25 January 2013

Friday Field Notes: Why is Yellowstone in Montana?

Note: After more than a month-long hiatus in which the blog's author traveled to places as far and exotic as the Galapagos Islands and New Jersey, Friday Field Notes is back! Here's hoping that the natural world provides us all with excitement, beauty, enlightenment, and inspiration in 2013!

In the last few years, you may have driven past a billboard or a truck displaying this eye-catching advertisement:

The ad, containing a stunning aerial shot of Yellowstone's Grand Prismatic Spring, was put out by the Montana Office of Tourism in an attempt to ensure people spend time in Big Sky country on their next Yellowstone trip. The irony of it, however, will not be lost on most: Grand Prismatic rests firmly within Wyoming's borders. 

Yellowstone, oft heralded not just as America's but the world's first national park, is a spectacular and sublime place, so it's no surprise that Montana would want to claim partial "ownership" of it. And technically speaking, 3% of Yellowstone's more than 2.2 million acres is within our borders (1% falls within Idaho, while the remaining 96% makes up the northwest corner of Wyoming). But that's just the thing: only 3% of Yellowstone is within Montana. When one looks at the park's boundaries, this section appears as little more than a straight sliver of land invading south-central Montana. This observation begs the question: Just why exactly is Yellowstone even in Montana? A deeper look at history begins to reveal some of the answers.
When the Hayden Expedition ventured through the area we now call Yellowstone back in 1871, the party was exploring what was then the Montana and Wyoming territories, as the states were not admitted to the union until the years 1889 and 1890, respectively. What they saw was both a bizarre and enchanting landscape, teeming with mountains, streams, canyons, geysers, and wildlife. As word traveled back east, curiosity about the "Yellowstone country" grew, and calls for its protection inevitably began.

An early map of the Montana Territory, showing the sliver of YNP within the state.

The loudest shouts for the setting aside of a nature reserve in the Yellowstone region were not just from conservationists, but also from promoters with ties to railroad companies. The growing desire to see some level of protection afforded to Yellowstone's most prominent natural features resulted in a somewhat hastily drawn up plan. The selection of Yellowstone's boundaries was later described by then NPS Director Horace Albright:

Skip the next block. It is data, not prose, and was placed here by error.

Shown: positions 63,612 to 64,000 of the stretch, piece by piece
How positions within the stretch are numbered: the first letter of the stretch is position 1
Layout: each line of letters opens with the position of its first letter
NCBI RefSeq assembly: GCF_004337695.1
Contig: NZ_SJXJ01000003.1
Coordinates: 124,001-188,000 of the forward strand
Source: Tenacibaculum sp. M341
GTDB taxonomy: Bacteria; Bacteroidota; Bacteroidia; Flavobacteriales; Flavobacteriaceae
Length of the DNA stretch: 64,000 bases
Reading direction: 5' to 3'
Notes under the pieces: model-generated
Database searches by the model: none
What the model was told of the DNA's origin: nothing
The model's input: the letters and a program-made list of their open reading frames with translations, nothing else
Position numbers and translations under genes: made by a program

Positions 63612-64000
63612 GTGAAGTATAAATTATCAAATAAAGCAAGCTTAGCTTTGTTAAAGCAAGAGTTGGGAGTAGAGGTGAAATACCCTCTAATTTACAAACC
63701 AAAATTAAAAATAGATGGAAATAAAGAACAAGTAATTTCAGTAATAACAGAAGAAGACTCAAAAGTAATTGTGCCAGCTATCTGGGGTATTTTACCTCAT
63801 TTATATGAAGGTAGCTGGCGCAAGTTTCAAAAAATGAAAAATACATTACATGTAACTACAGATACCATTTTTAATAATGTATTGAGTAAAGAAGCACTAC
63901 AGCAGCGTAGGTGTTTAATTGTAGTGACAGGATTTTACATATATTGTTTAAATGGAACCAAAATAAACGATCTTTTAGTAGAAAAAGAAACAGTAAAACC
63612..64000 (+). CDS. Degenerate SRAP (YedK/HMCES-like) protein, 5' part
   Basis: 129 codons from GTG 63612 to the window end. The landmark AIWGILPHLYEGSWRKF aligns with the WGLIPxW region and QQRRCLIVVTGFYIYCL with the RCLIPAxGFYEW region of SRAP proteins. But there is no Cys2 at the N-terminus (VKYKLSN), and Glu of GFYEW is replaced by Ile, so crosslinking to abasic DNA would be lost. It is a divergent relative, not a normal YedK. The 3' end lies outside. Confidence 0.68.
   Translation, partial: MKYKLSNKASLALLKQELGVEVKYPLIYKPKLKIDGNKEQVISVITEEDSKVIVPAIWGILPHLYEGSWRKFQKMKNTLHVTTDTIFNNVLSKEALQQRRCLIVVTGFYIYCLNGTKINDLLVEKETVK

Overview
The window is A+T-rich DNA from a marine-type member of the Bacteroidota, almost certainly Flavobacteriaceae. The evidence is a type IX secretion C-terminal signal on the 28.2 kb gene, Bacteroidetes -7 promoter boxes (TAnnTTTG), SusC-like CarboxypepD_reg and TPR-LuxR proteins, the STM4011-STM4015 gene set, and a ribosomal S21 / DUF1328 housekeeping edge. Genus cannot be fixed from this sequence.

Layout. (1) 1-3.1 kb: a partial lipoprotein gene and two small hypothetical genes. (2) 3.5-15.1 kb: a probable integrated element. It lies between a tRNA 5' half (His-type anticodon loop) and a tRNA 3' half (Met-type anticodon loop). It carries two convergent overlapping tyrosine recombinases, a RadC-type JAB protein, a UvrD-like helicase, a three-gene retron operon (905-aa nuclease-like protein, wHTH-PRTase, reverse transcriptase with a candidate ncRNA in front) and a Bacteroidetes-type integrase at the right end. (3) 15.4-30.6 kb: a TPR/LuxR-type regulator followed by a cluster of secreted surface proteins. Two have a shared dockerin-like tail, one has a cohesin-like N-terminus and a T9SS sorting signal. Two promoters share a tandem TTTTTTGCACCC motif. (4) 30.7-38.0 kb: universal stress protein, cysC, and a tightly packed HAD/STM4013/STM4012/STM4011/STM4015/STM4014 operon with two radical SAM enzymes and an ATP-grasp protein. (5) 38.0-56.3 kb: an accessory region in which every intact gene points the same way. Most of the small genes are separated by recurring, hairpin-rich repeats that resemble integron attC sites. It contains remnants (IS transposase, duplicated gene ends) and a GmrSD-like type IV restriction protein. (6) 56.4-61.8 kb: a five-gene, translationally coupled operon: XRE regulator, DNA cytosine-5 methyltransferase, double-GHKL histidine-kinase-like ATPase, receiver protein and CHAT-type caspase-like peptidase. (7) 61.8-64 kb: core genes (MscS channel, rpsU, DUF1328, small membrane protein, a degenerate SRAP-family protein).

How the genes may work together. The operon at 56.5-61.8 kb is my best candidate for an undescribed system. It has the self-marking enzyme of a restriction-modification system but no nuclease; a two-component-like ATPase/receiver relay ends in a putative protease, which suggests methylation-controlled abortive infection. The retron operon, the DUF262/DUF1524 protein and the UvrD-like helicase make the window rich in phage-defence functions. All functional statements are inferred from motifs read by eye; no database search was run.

"The north line was drawn through the junction of the Gardner and the Yellowstone Rivers; the east line was drawn north and south through a point ten miles east-ward from the most eastern point of Yellowstone Lake; the south line was drawn through a point ten miles south of the most southern point of Yellowstone Lake; and the west line was drawn through a point fifteen miles west of the most western point of Madison Lake."

The intent of such a design was strictly to create a significant buffer around Yellowstone's main attractions in order to ensure their protection from outside influences. This approach, however, lacked any regard for ecological or economic values, and it was not long before problems arose due to the park's arbitrary boundaries.

As early as 1880, the mining, timber, and railroad industries sought to push the northern boundary south to what is now the Montana-Wyoming border. Arnold Hague, a prominent USGS geologist at the time, wrote of such a plan: "Little would be lost in the way of timber land or natural scenery needing protection." At the same time, however, numerous parties were pushing for an expansion of the park. Of particular interest were the southern and eastern boundaries, which many felt should have been extended outward in order to protected wildlife habitat. Despite the various struggles to alter Yellowstone, the original borders of the park were solidified in perpetuity by an Act of Congress in 1891, and as a result, the northern 3% of the park remains within Montana.

The world famous Roosevelt Arch stands in front of Yellowstone's Northern Range

Today, thanks in large part to over one hundred years of observations and the emergence of the fields of ecology and wildlife management, we better understand the role Yellowstone's boundaries play in park management and the long-term conservation of the park's species. From an ecological standpoint, it is a good thing that Yellowstone extends into Montana, if only briefly, as this area is important winter range for a number of the park's animals, including bison and elk. But of course, animals do not see nor acknowledge such political boundaries, and as a result, this portion of the park has presented numerous management challenges as conservation values clash with private interests at the park's border. Some people would like to see stricter protections afforded to Yellowstone's wildlife when they cross the northern boundary, while others would like to see greater efforts to keep animals within the park.

The discussion over how to best deal with issues around Yellowstone's northern boundary will continue well into the future, but one thing is certain: Yellowstone is definitely in Montana.

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